[About the author: Scott Lesowitz is a Harvard Law School graduate and former Assistant United States Attorney based in Los Angeles, California. His e-mail address is email@example.com, and his phone number is 323-452-9909.]
For many businesses, their most important confidential and proprietary information are their customer lists and customer information such as sales and purchasing data. Importantly, customer lists may be eligible to receive trade secret protection. Courtesy Temporary Service, Inc. v. Camacho, 222 Cal.App.3d 1278, 1287-88 (1990) (finding that a “customer list and related information was the product of a substantial amount of time, expense and effort” were protectable trade secrets).
However, employers must be wary that in California a court will never prohibit a former employee from generally pursuing a trade, profession, or type of employment. This is true even if the former employee had signed a non-compete agreement.
The Benefits of Trade Secret Status
If the identity of a business’s customers qualifies as a trade secret, the business may be able to obtain broad prohibitions on the use of a customer list. For example, where misappropriation has occurred, a court may issue an injunction prohibiting a former employee or his or her new employer from even doing business with the customers of the former employer whose identity the former employee learned of during his or her employment. E.g., Morlife, Inc. v. Perry, 56 Cal.App.4th 1514 (1997) (where a former employee took his collection of business cards of up to 80 customers prior to leaving his employment, and then used the identity of the customers to solicit customers, the court prohibited the former employee from soliciting or doing business with customers of the former employer).
Injunctive relief may be able to be obtained quickly before a trial occurs. Violating an injunction has serious consequences.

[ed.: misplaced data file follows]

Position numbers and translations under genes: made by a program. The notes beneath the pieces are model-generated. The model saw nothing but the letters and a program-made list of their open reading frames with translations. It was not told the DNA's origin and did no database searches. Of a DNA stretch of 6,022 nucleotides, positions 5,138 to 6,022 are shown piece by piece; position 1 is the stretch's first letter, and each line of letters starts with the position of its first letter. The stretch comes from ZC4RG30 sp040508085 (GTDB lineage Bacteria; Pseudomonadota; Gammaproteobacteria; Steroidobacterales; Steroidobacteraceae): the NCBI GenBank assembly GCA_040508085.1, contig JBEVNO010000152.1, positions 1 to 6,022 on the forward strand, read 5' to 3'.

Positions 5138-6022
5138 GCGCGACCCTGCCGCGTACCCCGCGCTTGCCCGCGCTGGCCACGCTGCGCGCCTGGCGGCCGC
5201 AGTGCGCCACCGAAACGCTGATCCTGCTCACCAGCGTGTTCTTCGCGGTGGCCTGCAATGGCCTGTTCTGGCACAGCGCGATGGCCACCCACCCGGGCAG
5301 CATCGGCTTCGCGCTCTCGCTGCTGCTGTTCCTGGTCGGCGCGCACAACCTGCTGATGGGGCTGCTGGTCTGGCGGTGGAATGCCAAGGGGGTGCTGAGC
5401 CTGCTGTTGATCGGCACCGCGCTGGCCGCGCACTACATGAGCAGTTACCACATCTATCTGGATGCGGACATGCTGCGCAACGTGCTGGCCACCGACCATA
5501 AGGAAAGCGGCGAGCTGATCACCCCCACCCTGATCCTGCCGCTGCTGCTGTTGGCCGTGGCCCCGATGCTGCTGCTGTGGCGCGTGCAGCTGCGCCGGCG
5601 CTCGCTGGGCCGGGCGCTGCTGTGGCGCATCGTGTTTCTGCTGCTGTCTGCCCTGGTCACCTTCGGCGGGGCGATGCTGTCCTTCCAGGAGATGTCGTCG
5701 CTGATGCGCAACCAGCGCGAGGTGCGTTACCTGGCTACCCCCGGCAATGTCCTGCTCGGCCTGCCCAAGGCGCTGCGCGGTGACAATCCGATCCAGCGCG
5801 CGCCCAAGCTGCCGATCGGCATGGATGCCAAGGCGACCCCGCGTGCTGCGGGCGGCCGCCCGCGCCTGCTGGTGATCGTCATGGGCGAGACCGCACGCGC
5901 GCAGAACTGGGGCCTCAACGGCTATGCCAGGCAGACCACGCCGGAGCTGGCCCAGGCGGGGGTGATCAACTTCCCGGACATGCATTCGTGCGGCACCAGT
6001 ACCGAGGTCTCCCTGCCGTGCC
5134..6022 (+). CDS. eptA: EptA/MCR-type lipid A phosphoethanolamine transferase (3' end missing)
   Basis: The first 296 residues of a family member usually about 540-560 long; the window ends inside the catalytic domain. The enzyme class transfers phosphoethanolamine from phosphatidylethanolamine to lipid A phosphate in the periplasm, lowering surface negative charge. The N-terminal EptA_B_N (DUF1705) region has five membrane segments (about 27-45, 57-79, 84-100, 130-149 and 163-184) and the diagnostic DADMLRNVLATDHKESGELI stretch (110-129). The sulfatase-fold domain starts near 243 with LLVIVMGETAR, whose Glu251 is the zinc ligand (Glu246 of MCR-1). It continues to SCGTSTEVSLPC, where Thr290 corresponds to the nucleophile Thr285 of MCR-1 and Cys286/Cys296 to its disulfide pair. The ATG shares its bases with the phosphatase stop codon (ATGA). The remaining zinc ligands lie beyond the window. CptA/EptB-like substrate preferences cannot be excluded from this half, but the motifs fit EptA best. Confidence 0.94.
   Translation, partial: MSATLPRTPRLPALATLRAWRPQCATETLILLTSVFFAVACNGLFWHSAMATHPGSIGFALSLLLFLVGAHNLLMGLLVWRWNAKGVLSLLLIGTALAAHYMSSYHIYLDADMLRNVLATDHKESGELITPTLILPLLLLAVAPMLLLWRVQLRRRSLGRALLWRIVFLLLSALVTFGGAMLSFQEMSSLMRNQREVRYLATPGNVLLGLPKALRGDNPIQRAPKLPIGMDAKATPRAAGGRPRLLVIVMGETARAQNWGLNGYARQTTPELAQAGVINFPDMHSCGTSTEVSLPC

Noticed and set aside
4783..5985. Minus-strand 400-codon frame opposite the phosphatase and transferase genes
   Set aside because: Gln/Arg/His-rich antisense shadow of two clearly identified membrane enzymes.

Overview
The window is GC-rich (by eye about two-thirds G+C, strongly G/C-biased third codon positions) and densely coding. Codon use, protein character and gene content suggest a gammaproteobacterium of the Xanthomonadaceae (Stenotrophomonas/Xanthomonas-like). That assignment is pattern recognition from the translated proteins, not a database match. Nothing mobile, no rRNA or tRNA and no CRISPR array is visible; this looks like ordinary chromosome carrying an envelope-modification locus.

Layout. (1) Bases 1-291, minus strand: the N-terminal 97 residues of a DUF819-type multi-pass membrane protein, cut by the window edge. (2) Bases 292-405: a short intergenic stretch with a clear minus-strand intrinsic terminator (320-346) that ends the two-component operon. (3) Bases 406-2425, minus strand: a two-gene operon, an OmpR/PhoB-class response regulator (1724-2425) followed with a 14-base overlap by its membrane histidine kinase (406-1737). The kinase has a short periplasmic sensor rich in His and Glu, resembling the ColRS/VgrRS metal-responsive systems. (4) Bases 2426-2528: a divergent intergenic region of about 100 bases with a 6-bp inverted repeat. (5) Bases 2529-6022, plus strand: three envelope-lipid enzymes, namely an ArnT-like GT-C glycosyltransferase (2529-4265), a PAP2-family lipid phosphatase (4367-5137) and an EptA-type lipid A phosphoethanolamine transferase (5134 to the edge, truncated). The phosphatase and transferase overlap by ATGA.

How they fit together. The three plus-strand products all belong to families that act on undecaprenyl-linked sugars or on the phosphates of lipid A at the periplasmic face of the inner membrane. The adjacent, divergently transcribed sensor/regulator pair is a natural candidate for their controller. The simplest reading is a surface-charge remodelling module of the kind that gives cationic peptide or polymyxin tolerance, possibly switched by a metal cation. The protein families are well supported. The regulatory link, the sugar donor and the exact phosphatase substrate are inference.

Even if the former employee used trade secrets that he or she merely remembered, that may be sufficient for a finding of trade secret misappropriation. Id. at 1522. Similarly, if a third-party vendor was given access to trade secrets and then misused or disclosed the trade secrets, he or she may be liable for trade secret misappropriation, and a court may prohibit use and disclosure of the trade secrets.
In contrast, if a customer list or information do not satisfy the elements to qualify as trade secrets, even someone who wrongfully obtains the customer list or customer information may be free to use the information. Not all theft of confidential and proprietary information constitutes trade secret misappropriation under the law.
When Customer Lists May Be Protected
There are many court cases that have found that a customer list and customer information constitute trade secrets. However, not all customer lists and customer information constitute trade secrets, even if the holder of the information believes that they are confidential and proprietary. To constitute a trade secret, information must not be generally known to the public or in a given field, must be the subject of reasonable efforts to maintain its secrecy, and also must have economic value from being secret.
Business’s customer lists and information often do not satisfy the required elements to receive trade secret protection. Customer lists and information may be generally known or readily ascertainable, lack sufficient value, or the business may not have used reasonable efforts to keep the lists and information secret. See Whyte v. Schlage Lock Co., 101 Cal.App.4th 1443, 1455-56 (2002) (cataloguing cases). Compare Whitted v. Williams, 226 Cal.App.2d 52 (1964) (in prohibiting ice deliverer from soliciting customers of former employer found that there was trade secret protection in regards to the combination of the names and addresses of customers, the location of their ice storage facilities, the price charged to customers, how the customers paid, the credit stability of customers, the particular needs of each customer, the variance in the individual customer’s needs, and gross sales information), and Aetna Bldg. Maintenance Co. v. West, 39 Cal.2d 198 (in bank, 1952) (customer list not a trade secret as the plaintiff’s customers could be determined through business directories or observation, the plaintiff sold to the general market, did not have preferred customers, and personal relationships with customers lacked sufficient importance).